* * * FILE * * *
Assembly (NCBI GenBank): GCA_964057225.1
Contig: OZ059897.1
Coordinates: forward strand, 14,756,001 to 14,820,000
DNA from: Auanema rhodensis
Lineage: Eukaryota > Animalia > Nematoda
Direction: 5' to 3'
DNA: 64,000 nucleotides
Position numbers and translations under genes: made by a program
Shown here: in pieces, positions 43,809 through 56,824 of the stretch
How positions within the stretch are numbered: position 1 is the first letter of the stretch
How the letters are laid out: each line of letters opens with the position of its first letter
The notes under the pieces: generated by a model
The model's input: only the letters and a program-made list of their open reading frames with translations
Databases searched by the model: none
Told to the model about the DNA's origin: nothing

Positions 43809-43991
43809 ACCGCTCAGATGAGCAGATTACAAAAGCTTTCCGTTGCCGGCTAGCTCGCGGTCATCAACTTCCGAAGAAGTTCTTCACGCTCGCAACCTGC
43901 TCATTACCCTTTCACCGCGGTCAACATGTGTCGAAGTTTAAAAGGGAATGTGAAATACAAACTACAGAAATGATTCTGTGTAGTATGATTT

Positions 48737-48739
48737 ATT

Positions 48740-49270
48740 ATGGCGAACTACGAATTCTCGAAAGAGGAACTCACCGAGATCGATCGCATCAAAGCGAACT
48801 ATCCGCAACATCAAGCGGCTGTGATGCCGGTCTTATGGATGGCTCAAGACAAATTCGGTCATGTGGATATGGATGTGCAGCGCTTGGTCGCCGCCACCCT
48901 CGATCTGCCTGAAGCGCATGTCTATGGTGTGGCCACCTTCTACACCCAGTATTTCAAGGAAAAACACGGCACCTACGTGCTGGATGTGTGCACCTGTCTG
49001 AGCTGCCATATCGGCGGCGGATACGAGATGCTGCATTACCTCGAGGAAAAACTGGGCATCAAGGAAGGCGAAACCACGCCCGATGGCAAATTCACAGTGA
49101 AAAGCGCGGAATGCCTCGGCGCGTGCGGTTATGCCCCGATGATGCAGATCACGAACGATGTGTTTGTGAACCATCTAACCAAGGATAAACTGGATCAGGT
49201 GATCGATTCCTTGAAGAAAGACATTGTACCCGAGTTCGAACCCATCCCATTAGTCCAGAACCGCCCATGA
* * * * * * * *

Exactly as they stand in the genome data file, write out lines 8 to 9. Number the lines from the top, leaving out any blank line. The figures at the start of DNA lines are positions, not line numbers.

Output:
Position numbers and translations under genes: made by a program
Shown here: in pieces, positions 43,809 through 56,824 of the stretch